The world has rightly been horrified and fixated by the Islamic State (ISIS), for three reasons.

First, ISIS’ barbarism knows no limits. Beheadings, crucifixions, ethnic cleansing and mass slaughter make ISIS one of the deadliest collections of psychopaths the world has known.  

Second, ISIS isn’t a terrorist organization; it’s an army, and it’s growing rapidly. Latest CIA intelligence puts ISIS’ headcount at between 20,000 and 30,000. Its reputation is so fearsome, many of its opponents simply defect to its ranks, like kids joining the toughest gang in school just so they won’t get picked on.

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Third, compared to the complexities prevalent elsewhere in the Middle East, ISIS and its actions are easy to understand. It has mobilized to grab land in western Syria and northern Iraq. 

If successful, it will establish a Sunni caliphate that will make Saudi Arabia and Taliban strongholds in Afghanistan look like liberal communities. It will become the biggest recruitment ground for fanatics who will target the Middle East and lands north, south and west of the region.

No doubt, letting ISIS continue to run amok would be catastrophic, but let’s put the current threat in context.

ISIS’ army has some degree of training and skill, but how would it fare against the expertise and professionalism of an American, British, French and Australian force whose infantry headcount combined is in excess of 825,000 fulltime soldiers?

It is a rhetorical question, and those nations and others steadfastly refuse to put their soldiers’ boots on the ground in Iraq and Syria. Instead, President Obama and his allies prefer the tactic of using airstrikes to combat ISIS.

This week, The United States, and other countries including Sunni Arab states, have bombed ISIS bases in Syria and Iraq.

But airstrikes alone won’t defeat ISIS.

Much like pouring boiling water into an ants’ nest, airstrikes will kill some, but scatter the rest. We don’t want ISIS members scattered, because they will regroup.

The Iraqi army and non-extremist Syrian rebels are fighting ISIS on the ground and are being given weapons and supplies by the U.S. and other nations. They face a daunting task and need more help than they’re getting.

If Obama can’t tolerate U.S. boots on the ground in Iraq and northern Syria, he still has an almighty sledgehammer at his disposal: the CIA, NSA and other special operations agencies and units.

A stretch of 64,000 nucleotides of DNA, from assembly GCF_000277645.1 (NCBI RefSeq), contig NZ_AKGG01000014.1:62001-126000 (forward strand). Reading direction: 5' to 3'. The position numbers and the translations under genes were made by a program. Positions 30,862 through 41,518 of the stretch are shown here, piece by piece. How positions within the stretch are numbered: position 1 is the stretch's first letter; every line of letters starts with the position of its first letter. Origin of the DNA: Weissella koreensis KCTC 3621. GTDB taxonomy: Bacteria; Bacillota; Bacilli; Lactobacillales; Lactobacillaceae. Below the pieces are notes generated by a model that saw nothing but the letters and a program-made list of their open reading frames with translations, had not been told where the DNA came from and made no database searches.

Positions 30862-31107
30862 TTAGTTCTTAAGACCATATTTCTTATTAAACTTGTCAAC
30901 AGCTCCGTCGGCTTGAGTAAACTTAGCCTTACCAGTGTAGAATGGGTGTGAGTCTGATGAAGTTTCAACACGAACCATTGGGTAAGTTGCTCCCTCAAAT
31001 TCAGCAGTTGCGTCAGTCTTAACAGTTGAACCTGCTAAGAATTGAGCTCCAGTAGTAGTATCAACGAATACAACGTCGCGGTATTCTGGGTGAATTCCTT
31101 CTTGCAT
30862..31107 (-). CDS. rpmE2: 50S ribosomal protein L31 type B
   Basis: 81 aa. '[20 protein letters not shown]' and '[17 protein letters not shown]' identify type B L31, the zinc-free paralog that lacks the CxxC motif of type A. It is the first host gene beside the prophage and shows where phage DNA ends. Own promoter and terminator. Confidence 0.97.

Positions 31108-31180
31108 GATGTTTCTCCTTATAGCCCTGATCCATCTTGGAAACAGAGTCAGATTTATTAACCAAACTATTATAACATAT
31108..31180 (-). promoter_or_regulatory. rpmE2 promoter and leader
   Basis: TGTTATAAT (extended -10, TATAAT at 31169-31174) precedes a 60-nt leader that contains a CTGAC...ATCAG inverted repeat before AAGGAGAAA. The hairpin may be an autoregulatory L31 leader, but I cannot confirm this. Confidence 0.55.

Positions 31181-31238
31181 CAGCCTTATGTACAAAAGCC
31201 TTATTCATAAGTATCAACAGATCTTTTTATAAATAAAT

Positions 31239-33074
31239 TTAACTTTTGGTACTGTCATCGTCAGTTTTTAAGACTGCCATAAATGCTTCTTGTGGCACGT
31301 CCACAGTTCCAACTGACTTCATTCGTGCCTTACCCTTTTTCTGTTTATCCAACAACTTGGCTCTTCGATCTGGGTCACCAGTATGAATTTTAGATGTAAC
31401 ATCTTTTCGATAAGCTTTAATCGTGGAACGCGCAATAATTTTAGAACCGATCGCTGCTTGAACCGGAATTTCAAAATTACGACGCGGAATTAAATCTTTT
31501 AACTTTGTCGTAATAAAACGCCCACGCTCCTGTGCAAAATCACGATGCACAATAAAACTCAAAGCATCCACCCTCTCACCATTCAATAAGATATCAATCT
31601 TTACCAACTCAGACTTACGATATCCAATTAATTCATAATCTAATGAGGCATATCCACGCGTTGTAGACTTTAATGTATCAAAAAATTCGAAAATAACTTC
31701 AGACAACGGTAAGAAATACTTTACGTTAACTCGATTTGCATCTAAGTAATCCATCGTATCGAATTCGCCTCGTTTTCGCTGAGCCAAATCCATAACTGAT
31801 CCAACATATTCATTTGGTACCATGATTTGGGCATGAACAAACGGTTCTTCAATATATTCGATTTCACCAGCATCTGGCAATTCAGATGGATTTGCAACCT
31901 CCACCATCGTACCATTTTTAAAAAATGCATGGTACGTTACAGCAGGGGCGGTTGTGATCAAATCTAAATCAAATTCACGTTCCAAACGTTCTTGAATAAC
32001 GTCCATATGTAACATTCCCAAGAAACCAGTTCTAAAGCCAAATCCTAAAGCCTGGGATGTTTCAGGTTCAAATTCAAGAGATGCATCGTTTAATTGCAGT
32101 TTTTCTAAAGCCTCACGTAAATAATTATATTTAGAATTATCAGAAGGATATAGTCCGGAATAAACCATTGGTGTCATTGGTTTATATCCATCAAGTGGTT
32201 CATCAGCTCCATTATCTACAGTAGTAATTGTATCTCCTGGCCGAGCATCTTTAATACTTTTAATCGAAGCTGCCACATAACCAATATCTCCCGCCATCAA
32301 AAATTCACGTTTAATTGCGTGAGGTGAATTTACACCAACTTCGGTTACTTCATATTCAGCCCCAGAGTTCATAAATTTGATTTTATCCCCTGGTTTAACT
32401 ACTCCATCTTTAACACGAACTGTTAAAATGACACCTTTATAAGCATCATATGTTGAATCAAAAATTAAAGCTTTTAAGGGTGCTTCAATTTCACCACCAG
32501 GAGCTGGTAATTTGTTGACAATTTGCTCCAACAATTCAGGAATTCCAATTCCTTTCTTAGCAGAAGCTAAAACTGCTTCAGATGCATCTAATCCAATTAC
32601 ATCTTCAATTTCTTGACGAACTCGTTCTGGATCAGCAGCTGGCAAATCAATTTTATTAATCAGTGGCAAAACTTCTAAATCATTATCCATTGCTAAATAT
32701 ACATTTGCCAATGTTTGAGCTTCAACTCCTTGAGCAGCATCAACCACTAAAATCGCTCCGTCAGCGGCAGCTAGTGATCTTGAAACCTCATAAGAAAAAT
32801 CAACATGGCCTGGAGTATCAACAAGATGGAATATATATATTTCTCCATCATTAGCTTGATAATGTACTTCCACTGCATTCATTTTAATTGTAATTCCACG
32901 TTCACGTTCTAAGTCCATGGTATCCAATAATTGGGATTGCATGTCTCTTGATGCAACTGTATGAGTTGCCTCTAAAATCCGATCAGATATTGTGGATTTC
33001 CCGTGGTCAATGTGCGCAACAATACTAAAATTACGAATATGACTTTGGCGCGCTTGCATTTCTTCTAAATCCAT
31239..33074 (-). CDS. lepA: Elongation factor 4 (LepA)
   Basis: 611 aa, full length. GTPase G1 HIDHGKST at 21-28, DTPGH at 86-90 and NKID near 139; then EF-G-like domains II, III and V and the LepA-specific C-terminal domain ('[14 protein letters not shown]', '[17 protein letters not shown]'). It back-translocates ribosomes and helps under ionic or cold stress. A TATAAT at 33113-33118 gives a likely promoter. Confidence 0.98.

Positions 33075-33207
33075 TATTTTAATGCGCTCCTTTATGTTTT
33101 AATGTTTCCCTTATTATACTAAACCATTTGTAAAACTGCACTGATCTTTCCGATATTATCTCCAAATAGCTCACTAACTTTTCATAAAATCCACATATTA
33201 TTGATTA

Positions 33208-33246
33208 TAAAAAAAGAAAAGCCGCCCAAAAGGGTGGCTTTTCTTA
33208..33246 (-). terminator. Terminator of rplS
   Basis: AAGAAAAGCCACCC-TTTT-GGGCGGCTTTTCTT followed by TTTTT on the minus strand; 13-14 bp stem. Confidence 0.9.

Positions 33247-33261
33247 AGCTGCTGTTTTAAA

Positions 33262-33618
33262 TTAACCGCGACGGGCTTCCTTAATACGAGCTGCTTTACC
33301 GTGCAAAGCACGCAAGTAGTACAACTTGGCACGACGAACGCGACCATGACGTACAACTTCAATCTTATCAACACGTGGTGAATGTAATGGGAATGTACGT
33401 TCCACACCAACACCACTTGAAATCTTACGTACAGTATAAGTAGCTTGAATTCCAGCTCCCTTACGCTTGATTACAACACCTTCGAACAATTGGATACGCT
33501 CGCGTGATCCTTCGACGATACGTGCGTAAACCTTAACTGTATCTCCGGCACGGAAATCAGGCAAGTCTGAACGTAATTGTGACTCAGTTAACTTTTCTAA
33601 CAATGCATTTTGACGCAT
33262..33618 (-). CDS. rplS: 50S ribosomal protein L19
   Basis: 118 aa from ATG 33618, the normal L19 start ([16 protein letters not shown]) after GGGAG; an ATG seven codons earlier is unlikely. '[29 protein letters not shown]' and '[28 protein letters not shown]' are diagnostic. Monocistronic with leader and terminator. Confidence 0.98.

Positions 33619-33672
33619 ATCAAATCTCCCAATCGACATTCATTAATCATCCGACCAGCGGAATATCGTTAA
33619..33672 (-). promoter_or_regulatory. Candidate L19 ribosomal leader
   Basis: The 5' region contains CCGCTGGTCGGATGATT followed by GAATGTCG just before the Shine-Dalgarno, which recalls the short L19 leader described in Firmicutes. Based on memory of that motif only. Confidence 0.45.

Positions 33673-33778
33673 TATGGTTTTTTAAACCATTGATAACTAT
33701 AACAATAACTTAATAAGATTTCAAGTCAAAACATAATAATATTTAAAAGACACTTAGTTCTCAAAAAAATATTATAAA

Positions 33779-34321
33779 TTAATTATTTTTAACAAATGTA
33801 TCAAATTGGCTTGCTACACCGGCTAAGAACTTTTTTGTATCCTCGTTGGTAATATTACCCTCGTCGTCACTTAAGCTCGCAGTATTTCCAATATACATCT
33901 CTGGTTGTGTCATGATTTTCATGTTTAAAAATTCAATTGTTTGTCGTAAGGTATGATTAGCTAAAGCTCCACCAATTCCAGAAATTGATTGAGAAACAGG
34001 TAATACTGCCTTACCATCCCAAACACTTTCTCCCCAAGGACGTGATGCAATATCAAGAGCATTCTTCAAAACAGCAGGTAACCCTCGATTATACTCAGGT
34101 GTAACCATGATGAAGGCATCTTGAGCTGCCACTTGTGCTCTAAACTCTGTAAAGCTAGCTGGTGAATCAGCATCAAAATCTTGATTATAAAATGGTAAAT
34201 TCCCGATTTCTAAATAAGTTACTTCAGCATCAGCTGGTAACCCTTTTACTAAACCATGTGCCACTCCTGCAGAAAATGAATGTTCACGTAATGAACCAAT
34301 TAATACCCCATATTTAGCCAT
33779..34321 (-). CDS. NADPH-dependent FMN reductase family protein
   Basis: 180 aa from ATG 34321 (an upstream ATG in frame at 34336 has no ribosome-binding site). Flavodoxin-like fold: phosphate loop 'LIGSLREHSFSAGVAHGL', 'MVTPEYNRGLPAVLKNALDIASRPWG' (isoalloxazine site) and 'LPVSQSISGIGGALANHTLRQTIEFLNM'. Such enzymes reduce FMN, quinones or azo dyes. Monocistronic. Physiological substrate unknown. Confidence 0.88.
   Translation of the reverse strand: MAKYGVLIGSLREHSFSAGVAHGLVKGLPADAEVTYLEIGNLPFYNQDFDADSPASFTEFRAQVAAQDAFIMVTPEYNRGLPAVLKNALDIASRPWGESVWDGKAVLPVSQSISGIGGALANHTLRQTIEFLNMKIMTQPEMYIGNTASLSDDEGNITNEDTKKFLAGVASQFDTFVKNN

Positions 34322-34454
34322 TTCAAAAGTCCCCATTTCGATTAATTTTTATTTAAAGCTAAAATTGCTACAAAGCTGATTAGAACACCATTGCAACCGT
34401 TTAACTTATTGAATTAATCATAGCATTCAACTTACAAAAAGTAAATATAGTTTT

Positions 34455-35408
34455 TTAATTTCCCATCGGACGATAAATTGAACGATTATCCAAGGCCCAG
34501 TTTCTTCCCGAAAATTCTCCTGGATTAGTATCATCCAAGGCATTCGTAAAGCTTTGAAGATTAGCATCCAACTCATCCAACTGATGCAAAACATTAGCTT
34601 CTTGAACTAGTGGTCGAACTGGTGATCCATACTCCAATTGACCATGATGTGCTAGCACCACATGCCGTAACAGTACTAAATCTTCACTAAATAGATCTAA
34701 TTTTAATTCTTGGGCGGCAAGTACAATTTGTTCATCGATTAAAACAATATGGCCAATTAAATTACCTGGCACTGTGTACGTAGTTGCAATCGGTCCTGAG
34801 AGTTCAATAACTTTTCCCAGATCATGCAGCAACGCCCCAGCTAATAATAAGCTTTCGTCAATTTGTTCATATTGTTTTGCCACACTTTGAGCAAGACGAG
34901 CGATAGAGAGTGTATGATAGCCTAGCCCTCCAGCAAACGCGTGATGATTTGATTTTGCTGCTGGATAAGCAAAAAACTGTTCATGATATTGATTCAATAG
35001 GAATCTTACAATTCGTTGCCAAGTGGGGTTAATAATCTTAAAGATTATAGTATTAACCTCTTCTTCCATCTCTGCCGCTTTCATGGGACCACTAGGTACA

Core to their work is the collection of intelligence from which decisions can be made about action. This can and must be a key strategy in defeating ISIS.

In its simplest form, this strategy includes identifying ISIS troop movements and bases of operations. At the more complex end of the spectrum, it includes neutralizing sources of ISIS funding and plugging the exodus of Western jihadists who want to join the ISIS cause.

Intelligence collection is not the only activity that’s in the bloodstream of the CIA. In times of war, the agency is adept at disrupting and destroying its enemies. It does this through a variety of means, including rallying and mobilizing local resistance cells; destroying supply chains; using information and misinformation to diminish support for the enemy and create confusion; and assassinating key enemy leaders.

The CIA’s potency is enhanced by virtue of the fact that it is not a visible army. It strikes unnoticed, and no enemy likes being hurt by an invisible opponent.

But Obama doesn’t trust the CIA and the NSA.

He’s criticized both agencies and distanced himself from them because of their recent use of torture and surveillance of U.S. citizens. Regardless of one’s views on waterboarding and PRISM, the way both agencies were publicly vilified by the president and his administration has created low morale in the U.S. intelligence community.

No doubt the CIA and NSA are playing a role in combating ISIS, but the president won’t let them work to their full potential. Instead, he prefers to keep them on a short leash.

Obama’s strategy to use U.S. airstrikes in support of local Arab military units may ultimately defeat the ISIS army. The problem with the strategy is it won’t obliterate every ISIS soldier. Instead, thousands of former ISIS members will return home and continue to wage their war on Western values.

We will be their targets.  

Matthew Dunn was a former MI6 officer who worked in hostile locations around the world. He is the author of the espionage novels "Slingshot," "Spycatcher," "Sentinel," "Counterspy," "Dark Spies," "Spy House," and the forthcoming "A Soldier’s Revenge" (William Morrow). For more information visit matthewdunnbooks. You can also follow Mr. Dunn on Twitter @MatthewHDunn and find him on on Facebook